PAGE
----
I should mention Steve Dillon briefly, as this is the first time I’ve covered an episode featuring his artwork in this blog series, despite his Dredd art first appearing in 1981. This is very much Dillon at the height of his powers, shortly before he would break into the US with his run on Hellblazer (working with Garth Ennis, who he would go onto first work with on Dredd a few months after this story was published). Not many artists could make a 6 page episode focused on a bunch of people arguing in a council meeting visually interested, but Dillon pulls it off here.

Trivia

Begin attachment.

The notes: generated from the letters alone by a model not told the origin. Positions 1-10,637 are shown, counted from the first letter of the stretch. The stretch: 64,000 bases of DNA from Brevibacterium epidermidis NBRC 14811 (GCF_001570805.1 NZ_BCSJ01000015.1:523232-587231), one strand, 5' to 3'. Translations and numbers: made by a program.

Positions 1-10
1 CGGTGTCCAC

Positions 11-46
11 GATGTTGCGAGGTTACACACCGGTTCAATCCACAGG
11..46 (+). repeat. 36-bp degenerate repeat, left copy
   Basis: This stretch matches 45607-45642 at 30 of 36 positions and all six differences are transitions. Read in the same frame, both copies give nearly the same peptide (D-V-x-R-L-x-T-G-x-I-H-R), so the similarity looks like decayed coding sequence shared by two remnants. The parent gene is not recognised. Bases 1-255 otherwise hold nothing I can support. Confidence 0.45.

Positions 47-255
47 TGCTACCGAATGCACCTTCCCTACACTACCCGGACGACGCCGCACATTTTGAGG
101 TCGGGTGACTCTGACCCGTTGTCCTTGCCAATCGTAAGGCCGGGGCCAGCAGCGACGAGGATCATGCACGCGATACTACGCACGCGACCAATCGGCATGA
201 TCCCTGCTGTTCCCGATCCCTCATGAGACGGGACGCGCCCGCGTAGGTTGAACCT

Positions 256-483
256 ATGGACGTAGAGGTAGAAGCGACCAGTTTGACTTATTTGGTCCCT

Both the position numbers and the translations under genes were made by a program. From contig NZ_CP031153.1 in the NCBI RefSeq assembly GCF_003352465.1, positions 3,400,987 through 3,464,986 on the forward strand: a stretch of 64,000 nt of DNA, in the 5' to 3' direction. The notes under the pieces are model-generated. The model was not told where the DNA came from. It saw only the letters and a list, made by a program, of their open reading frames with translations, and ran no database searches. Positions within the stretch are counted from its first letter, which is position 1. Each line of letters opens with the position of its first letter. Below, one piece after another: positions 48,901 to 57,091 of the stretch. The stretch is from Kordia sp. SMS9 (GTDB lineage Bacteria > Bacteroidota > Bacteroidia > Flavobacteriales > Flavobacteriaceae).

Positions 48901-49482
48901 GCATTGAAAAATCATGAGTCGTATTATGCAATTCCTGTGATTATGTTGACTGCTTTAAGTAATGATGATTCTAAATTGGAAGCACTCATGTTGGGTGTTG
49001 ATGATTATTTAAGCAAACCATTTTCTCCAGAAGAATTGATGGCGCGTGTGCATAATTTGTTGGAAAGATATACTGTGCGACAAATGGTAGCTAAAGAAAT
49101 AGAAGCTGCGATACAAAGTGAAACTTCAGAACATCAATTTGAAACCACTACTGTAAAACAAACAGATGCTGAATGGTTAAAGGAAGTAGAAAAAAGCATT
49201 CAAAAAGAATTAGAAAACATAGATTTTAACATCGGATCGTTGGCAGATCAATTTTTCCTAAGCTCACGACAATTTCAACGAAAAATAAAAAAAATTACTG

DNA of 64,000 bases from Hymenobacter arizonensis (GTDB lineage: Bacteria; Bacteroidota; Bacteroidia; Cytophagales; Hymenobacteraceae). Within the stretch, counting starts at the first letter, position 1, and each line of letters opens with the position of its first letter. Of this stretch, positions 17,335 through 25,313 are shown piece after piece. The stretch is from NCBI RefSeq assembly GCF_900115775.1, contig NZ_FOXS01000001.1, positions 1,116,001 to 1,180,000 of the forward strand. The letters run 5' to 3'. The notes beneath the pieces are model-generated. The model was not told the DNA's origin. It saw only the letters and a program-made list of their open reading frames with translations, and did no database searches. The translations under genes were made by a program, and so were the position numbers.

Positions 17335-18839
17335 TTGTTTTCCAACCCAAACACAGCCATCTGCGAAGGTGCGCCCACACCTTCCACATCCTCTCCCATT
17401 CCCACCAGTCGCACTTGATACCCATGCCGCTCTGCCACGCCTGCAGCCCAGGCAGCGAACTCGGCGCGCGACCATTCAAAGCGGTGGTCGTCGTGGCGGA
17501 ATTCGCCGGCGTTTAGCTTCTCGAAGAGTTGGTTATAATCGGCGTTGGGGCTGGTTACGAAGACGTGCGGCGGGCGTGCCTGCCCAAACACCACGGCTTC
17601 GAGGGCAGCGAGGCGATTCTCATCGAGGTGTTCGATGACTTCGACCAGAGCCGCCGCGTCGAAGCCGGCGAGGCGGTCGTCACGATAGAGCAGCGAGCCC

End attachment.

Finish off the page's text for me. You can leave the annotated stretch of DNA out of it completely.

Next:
• I’m not convinced that the repeated jibes about McGruder’s facial hair (a cis woman in late middle age) which appear here, in “Necropolis” and in most of her subsequent appearances, have especially aged well – or that they were that funny at the time. McGruder has an arc over the next few years which focuses on her declining mental health and paranoia. It’s interesting, but I do wish it had been more sensitively handled at times as the jokes about her needing to shave get quite old (and under writers other than Wagner, tend to get even worse).